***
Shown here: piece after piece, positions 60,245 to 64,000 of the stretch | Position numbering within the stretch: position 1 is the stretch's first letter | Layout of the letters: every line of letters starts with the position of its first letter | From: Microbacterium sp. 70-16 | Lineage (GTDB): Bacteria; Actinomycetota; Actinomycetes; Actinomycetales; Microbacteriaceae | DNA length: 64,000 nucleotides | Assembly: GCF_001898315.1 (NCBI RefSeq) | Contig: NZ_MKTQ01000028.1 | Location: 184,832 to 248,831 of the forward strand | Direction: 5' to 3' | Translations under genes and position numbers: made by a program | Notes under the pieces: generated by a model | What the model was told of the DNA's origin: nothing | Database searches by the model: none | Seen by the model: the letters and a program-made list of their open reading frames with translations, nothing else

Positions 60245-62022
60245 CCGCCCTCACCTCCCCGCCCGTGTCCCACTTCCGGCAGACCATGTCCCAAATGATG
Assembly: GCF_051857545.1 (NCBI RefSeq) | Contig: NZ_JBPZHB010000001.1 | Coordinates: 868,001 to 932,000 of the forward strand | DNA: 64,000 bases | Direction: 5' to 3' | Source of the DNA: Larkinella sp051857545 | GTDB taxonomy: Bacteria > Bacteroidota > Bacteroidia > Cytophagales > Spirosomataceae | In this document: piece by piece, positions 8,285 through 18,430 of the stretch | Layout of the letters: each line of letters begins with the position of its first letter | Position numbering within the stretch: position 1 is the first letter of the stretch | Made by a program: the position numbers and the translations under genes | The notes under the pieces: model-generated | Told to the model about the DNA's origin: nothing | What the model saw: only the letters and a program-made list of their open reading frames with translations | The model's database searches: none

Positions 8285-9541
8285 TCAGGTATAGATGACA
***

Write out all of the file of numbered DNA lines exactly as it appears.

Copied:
Shown here: piece after piece, positions 60,245 to 64,000 of the stretch | Position numbering within the stretch: position 1 is the stretch's first letter | Layout of the letters: every line of letters starts with the position of its first letter | From: Microbacterium sp. 70-16 | Lineage (GTDB): Bacteria; Actinomycetota; Actinomycetes; Actinomycetales; Microbacteriaceae | DNA length: 64,000 nucleotides | Assembly: GCF_001898315.1 (NCBI RefSeq) | Contig: NZ_MKTQ01000028.1 | Location: 184,832 to 248,831 of the forward strand | Direction: 5' to 3' | Translations under genes and position numbers: made by a program | Notes under the pieces: generated by a model | What the model was told of the DNA's origin: nothing | Database searches by the model: none | Seen by the model: the letters and a program-made list of their open reading frames with translations, nothing else

Positions 60245-62022
60245 CCGCCCTCACCTCCCCGCCCGTGTCCCACTTCCGGCAGACCATGTCCCAAATGATG
Assembly: GCF_051857545.1 (NCBI RefSeq) | Contig: NZ_JBPZHB010000001.1 | Coordinates: 868,001 to 932,000 of the forward strand | DNA: 64,000 bases | Direction: 5' to 3' | Source of the DNA: Larkinella sp051857545 | GTDB taxonomy: Bacteria > Bacteroidota > Bacteroidia > Cytophagales > Spirosomataceae | In this document: piece by piece, positions 8,285 through 18,430 of the stretch | Layout of the letters: each line of letters begins with the position of its first letter | Position numbering within the stretch: position 1 is the first letter of the stretch | Made by a program: the position numbers and the translations under genes | The notes under the pieces: model-generated | Told to the model about the DNA's origin: nothing | What the model saw: only the letters and a program-made list of their open reading frames with translations | The model's database searches: none

Positions 8285-9541
8285 TCAGGTATAGATGACA